Apple has also added support for 20-bit/48 kHz lossless audio with a “massive reduction of latency” for the upcoming $3,499 Vision Pro headset. Some bloggers and YouTubers have noted that the AirPods Pro 2 features a new “acoustic architecture,” which may make the buds sound subtly different from current devices like the iPhone. While Apple hasn’t stated anything about the sound being improved when paired with current Apple devices, it doesn’t rule out the possibility that they sound slightly different.

FAQS

Will the AirPods Pro 2 have USB-C?

Unboxing and Overview of USB-C AirPods Pro 2 Apple just unveiled the AirPods Pro 2, which now uses USB-C for charging. You can use all of the new iOS 17 AirPods capabilities while charging your AirPods Pro 2 from your iPhone 15 or iPhone 15 Pro.

Which charger is best for AirPods Pro 2?

The best USB-C chargers for the most recent Apple AirPods Pro 2 are listed below.

  • Nano USB-C Charger from Anker The Anker Nano…
  • Nexode 45W Dual Charger by Ugreen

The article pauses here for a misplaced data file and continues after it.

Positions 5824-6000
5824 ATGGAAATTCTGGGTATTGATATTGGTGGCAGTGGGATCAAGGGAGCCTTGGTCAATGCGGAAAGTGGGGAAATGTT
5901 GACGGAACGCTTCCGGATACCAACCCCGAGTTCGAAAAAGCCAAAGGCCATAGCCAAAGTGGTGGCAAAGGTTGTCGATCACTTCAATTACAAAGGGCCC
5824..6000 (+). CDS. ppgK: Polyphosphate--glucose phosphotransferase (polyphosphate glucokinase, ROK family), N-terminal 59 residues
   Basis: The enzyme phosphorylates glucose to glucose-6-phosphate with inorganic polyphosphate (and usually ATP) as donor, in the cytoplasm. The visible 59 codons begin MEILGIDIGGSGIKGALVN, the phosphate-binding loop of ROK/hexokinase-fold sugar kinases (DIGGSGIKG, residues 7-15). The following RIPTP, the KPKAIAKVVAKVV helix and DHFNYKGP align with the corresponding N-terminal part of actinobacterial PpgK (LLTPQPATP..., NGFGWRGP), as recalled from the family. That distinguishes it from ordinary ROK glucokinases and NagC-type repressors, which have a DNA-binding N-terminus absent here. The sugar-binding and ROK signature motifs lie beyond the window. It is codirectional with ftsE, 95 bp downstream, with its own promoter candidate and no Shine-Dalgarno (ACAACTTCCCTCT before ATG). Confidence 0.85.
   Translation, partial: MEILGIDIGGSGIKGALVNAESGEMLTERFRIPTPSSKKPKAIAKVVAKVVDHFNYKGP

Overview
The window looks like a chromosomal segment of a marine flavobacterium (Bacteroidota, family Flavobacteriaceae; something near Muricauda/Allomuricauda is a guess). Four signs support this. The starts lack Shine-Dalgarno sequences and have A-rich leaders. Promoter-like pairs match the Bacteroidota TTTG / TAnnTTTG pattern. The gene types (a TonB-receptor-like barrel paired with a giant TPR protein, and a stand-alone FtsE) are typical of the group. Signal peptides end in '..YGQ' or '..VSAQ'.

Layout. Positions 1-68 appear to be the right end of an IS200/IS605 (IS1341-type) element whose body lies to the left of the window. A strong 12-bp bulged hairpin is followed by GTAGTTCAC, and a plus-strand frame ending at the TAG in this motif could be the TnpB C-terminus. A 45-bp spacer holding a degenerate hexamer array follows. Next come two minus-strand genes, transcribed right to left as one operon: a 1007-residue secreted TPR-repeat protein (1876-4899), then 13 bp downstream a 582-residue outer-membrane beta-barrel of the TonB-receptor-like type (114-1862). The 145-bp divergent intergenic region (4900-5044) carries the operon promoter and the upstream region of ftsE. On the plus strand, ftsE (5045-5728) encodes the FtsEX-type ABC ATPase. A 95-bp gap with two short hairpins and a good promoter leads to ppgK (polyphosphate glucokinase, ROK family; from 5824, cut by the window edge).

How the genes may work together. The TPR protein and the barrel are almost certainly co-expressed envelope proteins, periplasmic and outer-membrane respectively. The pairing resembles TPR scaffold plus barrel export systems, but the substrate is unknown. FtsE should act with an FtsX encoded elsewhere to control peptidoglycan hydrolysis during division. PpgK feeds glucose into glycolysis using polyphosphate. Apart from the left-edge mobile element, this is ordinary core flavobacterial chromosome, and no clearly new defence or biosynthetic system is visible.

• 220W USB-C charger from Mekiojeo
  • Satechi USB-C Wireless Charging Dock. …
  • Spigen Dual USB-C Charger. …
  • Visit More.

Are the AirPods Pro 2 actually better?

When it comes to audio performance, the most recent model succeeds once more. While both sets’ calling and audio quality are excellent, the AirPods Pro 2 offer superior sound quality. Better stereo imaging, greater fidelity, and a deeper, more potent bass response are all present.

Is USB-C better than Lightning?

cheaper, stronger, and more rapid

Simply put, USB-C is quicker and more dependable. Compared to Lightning, it sends more data and power to a wider variety of devices. While USB-C can carry data at 40 Mbps, Lightning could only do it at 480 Mbps—an 85 times quicker rate.